Burmese officials gave assurances to Xi that the junta would maintain security along the 771 kilometers of the pipeline that run through Burma. This is a contentious issue among human rights organizations which allege that the military’s efforts to secure the area will result in large-scale human rights abuses. Groups like environmental and human rights watchdog Earth Rights International say similar operations in the 1990’s to secure the route of the Yadana gas pipeline to Thailand caused widespread human rights violations.

Burma has become an increasing important source of natural resources for China, especially oil and gas. Beijing also sees Burma as essential to plans to develop its landlocked southwestern Yunnan province. To this end, China is actively promoting the construction of road networks and port facilities to make the transportation of goods through Burma for export.

Beijing’s economic influence has grown since the 1980’s when it cut support for the Burmese Communist Party in favour of better relations with the central government. Bilateral trade between China and Burma amounted to US$2.6 billion in 2008 according to Chinese official statistics, up 26.4 percent year on year. China has also risen to become Burma’s fourth largest foreign investor with contracted investment touching US$1.3 billion by the end of 2008.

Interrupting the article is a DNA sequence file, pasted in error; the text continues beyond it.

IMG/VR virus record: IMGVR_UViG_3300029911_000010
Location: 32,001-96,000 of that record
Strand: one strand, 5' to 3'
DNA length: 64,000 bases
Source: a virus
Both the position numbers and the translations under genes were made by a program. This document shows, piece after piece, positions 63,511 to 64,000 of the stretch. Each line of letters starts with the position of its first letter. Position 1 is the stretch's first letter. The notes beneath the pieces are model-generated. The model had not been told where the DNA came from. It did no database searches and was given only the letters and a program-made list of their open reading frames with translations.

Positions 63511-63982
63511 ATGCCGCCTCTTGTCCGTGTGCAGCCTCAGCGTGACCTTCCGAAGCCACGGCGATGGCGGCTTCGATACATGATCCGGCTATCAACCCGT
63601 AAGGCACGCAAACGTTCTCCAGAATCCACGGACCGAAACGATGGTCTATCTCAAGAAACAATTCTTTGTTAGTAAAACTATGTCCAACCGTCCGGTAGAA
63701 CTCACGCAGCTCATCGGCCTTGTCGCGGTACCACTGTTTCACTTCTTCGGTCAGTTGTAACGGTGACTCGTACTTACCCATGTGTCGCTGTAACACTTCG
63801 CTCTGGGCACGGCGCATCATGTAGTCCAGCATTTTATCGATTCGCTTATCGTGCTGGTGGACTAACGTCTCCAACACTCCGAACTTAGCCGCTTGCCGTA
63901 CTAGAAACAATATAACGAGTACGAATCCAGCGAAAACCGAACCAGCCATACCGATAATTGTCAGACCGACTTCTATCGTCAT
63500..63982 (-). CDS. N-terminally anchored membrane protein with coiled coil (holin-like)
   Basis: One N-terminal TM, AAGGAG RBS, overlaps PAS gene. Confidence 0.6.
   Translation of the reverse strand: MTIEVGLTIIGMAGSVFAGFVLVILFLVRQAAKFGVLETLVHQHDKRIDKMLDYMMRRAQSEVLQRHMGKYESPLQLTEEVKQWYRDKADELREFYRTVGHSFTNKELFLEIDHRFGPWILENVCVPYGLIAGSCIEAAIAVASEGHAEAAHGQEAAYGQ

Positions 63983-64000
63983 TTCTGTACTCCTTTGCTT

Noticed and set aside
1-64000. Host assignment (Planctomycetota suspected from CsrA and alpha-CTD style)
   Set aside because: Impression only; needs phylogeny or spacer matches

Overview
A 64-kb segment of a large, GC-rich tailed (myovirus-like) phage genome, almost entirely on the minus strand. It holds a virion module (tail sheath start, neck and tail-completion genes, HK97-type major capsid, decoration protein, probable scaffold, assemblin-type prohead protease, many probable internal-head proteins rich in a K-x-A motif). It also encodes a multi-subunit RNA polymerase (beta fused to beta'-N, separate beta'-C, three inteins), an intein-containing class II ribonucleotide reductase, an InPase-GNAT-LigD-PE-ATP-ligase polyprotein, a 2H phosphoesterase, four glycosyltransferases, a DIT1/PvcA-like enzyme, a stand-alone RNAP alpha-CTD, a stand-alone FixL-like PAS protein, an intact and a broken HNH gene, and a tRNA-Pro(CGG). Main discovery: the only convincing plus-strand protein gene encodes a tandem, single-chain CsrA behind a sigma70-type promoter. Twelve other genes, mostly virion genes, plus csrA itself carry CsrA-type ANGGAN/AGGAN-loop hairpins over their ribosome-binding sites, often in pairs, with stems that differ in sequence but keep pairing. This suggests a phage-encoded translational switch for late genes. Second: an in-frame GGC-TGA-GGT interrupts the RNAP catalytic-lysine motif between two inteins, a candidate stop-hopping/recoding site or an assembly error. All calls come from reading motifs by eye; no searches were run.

China’s overriding concern with Burma is stability, both within the country in order to safeguard its strategic economic interests and along their mutual border. It needs to ensure that its access to Burma’s natural resources is secure and that its access to the Indian Ocean is guaranteed. It also worries about conflict along its border spilling over and destabilizing its southwestern region.

That stability was jeopardized earlier this year when the Burmese Army launched a brief offensive against Kokang rebels in August that pushed some 37,000 refugees across the border with China. The attack upset Beijing which had expressly asked the regime to refrain from any military actions until after it celebrated the 60th anniversary of communist rule in October.

Although China withdrew its support for the Burmese Communist Party, it maintained ties with the various ethnic armies that grew out of its collapse in 1989. This has allowed China to maintain some influence in Burmese politics and the groups provide a convenient buffer against possibility political instability within Myanmar.